Ministry as Traveling in the Belly of a Paradox

Pastoral ministry is full of contradictions: being public with audacity, yet private with confidentiality; being fully human in every way, yet set apart as different, a living symbol of much more than we are; speaking truth, yet holding secrets.

This paradox is my most intriguing challenge: ministry is about me, yet ministry is not about me; self-worth, yet self-transcendence; or, as Paul states it I, but not I, Christ lives within me.” (Galatians 2:20) Perhaps, as Thomas Merton suggests in his vivid metaphor, “ . . . like Jonah himself, I find myself traveling toward my destiny in the belly of a paradox” (The Sign of Jonas, p. 11)

For much of my ministry, I have lived within this paradox through course correcting. I would turn the steering wheel toward self-differentiation, my growth, finding my voice. “But that’s too self-centered,” an inner voice would soon whisper. “Too much hubris. God forbid if you become autocratic, narcissistic, dominating, ego-centered.”

So then I would course correct, turning the steering wheel to the opposite side — surrendering self, emptying self, dying to self, losing self, giving self away to God and others. Then, at some point, that inner voice returns, “Wait a minute. What about you, your needs? You must have a strong, healthy self to give. Is losing yourself what God desires?”

Now I’m thinking that this tension of opposites needs not to be contradictory. And “course correcting” may not the best strategy for living within the belly of this paradox.

I offer two metaphors for integrating what appears to be contradictory, opposing pulls. Jesus presents the first metaphor: “I am the vine; you are the branches. Those who abide in me and I in them bear much fruit.” (John 15: 5)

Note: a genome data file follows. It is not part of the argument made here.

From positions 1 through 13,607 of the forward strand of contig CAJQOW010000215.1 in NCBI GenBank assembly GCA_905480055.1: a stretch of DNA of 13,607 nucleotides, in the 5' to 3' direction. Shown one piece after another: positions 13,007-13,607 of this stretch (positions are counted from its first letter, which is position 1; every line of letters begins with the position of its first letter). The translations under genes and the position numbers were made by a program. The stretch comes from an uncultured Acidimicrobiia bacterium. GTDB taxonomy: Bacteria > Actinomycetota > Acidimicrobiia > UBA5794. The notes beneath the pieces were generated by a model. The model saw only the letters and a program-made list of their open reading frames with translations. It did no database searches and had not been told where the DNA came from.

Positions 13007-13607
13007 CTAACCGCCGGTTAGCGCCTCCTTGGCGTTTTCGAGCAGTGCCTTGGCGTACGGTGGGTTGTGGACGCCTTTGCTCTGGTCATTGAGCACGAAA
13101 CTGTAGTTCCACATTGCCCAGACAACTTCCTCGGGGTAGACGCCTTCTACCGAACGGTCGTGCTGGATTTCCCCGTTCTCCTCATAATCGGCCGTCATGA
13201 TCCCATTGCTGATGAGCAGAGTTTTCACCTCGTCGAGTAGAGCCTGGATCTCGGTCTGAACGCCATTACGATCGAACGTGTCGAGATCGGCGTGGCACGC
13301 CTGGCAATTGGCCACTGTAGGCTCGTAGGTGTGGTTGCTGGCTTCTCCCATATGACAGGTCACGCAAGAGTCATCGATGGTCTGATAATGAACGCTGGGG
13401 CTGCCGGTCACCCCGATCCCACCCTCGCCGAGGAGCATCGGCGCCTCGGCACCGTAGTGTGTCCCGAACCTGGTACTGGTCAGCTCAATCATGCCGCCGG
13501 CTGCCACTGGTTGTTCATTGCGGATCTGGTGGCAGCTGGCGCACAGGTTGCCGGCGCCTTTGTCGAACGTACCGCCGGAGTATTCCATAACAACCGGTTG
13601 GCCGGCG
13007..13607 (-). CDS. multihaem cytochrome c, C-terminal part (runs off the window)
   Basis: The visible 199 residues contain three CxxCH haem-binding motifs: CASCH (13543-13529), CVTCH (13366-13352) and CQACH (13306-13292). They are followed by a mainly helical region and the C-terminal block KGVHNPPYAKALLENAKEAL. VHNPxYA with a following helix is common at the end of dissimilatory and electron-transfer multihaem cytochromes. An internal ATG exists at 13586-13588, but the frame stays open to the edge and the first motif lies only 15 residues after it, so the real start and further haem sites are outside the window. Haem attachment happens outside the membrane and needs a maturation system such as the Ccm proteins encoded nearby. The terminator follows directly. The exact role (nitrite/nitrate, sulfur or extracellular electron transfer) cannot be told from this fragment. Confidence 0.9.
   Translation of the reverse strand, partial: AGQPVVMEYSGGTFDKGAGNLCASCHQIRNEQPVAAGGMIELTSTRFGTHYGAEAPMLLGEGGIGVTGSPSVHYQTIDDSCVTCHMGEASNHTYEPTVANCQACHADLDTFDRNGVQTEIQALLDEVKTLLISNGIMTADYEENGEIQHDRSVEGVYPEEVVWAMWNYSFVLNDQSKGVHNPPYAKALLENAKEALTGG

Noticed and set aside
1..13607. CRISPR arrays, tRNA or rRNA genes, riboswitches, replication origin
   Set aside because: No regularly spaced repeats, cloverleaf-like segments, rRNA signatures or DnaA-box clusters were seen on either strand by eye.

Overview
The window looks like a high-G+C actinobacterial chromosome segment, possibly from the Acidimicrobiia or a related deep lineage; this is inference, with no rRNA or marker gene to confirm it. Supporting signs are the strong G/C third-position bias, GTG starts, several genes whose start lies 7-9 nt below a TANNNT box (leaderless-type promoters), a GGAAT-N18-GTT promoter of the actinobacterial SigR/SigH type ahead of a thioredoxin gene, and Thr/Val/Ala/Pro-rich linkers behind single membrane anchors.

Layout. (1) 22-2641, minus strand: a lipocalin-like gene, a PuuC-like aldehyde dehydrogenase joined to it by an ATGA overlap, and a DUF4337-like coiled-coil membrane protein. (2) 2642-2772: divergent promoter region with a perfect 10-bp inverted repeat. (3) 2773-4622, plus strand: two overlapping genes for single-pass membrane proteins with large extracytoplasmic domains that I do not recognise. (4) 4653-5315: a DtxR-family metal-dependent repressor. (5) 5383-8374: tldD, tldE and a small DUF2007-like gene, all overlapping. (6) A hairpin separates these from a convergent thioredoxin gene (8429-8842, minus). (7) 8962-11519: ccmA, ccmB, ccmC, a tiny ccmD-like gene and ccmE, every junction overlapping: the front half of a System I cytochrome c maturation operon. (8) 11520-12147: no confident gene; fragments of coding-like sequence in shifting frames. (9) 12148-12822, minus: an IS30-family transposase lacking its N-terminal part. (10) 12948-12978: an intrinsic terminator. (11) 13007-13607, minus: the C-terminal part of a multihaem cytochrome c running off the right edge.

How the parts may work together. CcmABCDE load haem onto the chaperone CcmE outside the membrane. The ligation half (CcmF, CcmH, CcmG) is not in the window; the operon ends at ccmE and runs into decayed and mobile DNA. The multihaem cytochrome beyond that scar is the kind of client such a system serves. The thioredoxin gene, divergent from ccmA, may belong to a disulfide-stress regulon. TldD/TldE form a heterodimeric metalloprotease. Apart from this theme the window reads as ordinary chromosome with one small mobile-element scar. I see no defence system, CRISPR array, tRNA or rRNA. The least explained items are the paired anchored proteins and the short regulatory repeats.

Like branches, Jesus suggests that we experience ourselves as separate, unique among other branches. We can say, “I am a branch. No other branch is like me!” That’s true, but we would quickly add, “But oh, I am so much more. I have creative juices flowing within me bearing fruit. I am a vine. Indeed, without this ‘mutual abiding,’ I would be just a lifeless branch.”

A second metaphor is from my own experience. I am a novice banjo player. I find that practicing is very self-absorbing. It is about me. Even when I join a jam session, I am aware of the differences—other instruments, other players, others more gifted and accomplished. But when the music begins, a transformation occurs. Self-consciousness fades as each person with instrument yields to the music that both unites us and accentuates the unique contribution of each one. I can say, “I played the music.” Or, I can say, “The music played through me, through us.”

Similarly, you and I through practice and practice and practice have learned to play our instrument, that is, the craft of ministry. It is about you, your self-differentiation, your personal maturation, you honing the skills of caring, preaching, worship, and leading. And, like the banjo player with the banjo, you visibly play invisible Music, thereby drawing attention to yourself. It looks that way.

Yet, as my metaphor suggests, the banjo player without the music is useless. What matters is the Music, call it Christ consciousness, God’s compassion, Shalom, Spirit or some other name for the gracious Mystery that has claimed our lives. . We become instruments through which the Music reverberates, and more powerfully so, when we “jam” with others. Transformation occurs as we lose our self-consciousness to the Music.